Andre Cole: 5 Fast Facts You Need to Know

(Missouri Dept. of Corrections)

(Missouri Dept. of Corrections)

A Missouri inmate was executed on Tuesday night for killing a man in a fit of rage over child support payments 16 years ago.

The fate of Andre Cole, 52, was sealed after the U.S. Supreme Court turned down several appeals, including one claiming he was mentally ill and unfit for execution.

Also Tuesday, Governor Jay Nixon refused a clemency petition that raised concerns about the fact that Cole, who was black, was convicted and sentenced by an all-white jury.

Cole was the third convicted killer put to death this year in Missouri. He did not provide a final statement, but according to the Associated Press, he nodded at relatives who blew kisses to him just before he was executed

Here’s what you need to know about the Death Row killer:

1. He Was Sentenced to Death for a 1998 Murder

The execution was carried out at the Eastern Reception, Diagnostic and Correctional Center in Bonne Terre, Missouri.

The execution was carried out at the Eastern Reception, Diagnostic and Correctional Center in Bonne Terre, Missouri.

On August 21, 1998, Cole forced his way into ex-wife Terri’s St Louis, Missouri home by throwing a tire jack through a glass door. He was confronted by Anthony Curtis, a friend who was visiting at the time.

Cole used a kitchen knife to repeatedly stab Curtis and then Terri Cole. Curtis died but Cole’s ex-wife survived.

Cole fled the state but surrendered 33 days later. He claimed at trial that he did not bring a weapon into the house and that Curtis initiated the knife attack.

2. He Was Angry That Money For Child Support Was Taken Direct From His Pay Check

Chris Koster (Missouri Attorney General's Office)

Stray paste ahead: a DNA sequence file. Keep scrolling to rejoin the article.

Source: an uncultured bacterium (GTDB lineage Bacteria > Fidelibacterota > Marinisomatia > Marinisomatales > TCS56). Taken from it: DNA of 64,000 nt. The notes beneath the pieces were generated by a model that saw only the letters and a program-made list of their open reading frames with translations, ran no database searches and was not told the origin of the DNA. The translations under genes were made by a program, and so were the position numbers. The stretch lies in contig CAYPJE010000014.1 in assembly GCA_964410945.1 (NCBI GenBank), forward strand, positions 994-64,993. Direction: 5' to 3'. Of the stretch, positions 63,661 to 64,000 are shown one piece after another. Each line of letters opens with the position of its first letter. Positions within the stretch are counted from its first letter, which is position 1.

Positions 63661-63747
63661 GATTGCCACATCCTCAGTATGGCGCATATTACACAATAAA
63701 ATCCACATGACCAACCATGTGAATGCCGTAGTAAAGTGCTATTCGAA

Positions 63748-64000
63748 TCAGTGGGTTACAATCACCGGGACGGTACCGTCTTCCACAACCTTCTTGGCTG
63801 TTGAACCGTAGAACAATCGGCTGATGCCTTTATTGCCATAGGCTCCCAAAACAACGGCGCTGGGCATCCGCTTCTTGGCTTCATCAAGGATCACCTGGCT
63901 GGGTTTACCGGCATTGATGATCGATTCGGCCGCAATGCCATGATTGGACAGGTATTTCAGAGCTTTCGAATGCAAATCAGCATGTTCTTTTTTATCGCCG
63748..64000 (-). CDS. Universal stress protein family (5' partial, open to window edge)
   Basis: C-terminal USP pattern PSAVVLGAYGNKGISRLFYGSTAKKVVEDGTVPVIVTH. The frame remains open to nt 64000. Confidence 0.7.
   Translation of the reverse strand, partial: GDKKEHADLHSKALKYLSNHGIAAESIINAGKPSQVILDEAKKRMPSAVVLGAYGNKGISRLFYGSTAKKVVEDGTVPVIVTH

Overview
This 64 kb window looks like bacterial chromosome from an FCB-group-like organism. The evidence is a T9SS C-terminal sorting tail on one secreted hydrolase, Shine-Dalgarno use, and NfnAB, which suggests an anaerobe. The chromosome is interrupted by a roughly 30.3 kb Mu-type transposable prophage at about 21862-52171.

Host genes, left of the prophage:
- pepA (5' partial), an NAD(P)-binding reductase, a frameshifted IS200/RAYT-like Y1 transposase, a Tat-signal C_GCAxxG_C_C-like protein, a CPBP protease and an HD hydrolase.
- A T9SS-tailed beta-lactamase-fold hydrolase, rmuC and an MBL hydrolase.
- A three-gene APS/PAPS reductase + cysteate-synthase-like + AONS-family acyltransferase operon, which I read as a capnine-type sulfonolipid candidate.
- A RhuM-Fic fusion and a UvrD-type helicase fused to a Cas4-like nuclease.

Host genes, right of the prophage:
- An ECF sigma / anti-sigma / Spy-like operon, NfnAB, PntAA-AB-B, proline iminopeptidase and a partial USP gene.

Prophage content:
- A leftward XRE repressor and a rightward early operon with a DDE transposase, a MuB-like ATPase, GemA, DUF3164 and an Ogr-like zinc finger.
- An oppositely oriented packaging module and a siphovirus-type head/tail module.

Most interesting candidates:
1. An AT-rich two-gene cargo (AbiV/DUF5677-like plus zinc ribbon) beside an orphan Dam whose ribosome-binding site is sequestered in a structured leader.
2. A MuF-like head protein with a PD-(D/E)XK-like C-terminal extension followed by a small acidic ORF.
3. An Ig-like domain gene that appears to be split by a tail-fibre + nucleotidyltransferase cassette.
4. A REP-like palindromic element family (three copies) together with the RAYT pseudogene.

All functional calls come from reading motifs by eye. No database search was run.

Chris Koster (Missouri Attorney General’s Office)

Cole and his wife, Terri, were married for 11 years and had two children before divorcing in 1995. The couple fought about visitation and he was upset about child support payments, authorities said.

By 1998, Cole was $3,000 behind in child support. Attorney General Chris Koster (pictured above) said Cole became angry when he learned that a payroll withholding order was issued to his employer, taking the money out of his check.

‘Before I give her another dime, I’ll kill the bitch,’ Cole told co-workers, according to Koster.

3. All The Jurors Who Sentenced Him to Death Were White


All 12 jurors in Cole’s case were white. Advocates for Cole, including the NAACP, the American Civil Liberties Union and others, said his case was among many in which St. Louis County prosecutors unfairly prohibited black jurors from hearing a death penalty case involving a black suspect.

Missouri tied Texas for the most executions in 2014 with 10. Missouri has now executed 15 men since November 2013.

4. He Was Executed by Lethal Injection

Cole was executed by lethal injection at 10.15 pm on Tuesday at the Eastern Reception, Diagnostic and Correctional Center in Bonne Terre, Missouri and was pronounced dead at 10.24pm.

Pentobarbital was the drug used for the procedure, according to Dept. of Corrections spokesman Mike O’Connell.  He says there were no complications during the execution, and that Cole chose not to use any pain-relieving drugs beforehand

Department of Corrections Director George A. Lombardi read the following statement from Gov. Jay Nixon: “Next week marks the observance of Crime Victims’ Rights Week in Missouri, and tonight I ask the people of our state to especially remember Anthony Curtis, murdered by the man whose sentence was carried out tonight.

“Far too often, the names of those who are victims of violent crime, such as Anthony Curtis, are the names that are forgotten. Please join us in keeping Anthony Curtis and his loved ones in your thoughts and prayers.”

5. He Declined a Last Meal

Cole declined to order a last meal and received the day’s inmate tray meal of a turkey and bologna sandwich, a cookie and fruit punch. He did not provide a final written statement.

Cole’s brother, DeAngelo Cole, 38, of Las Vegas, said the attack was out of character for his sibling. He called it a crime of passion.

‘It was a one-time thing,’ DeAngelo Cole said. ‘He didn’t have a history of that kind of behavior.’

Cole’s attorney, Joseph Luby, said Cole’s mental health deteriorated during the more than a decade he spent in prison. He said Cole was plagued by psychosis and constantly heard voices in his head.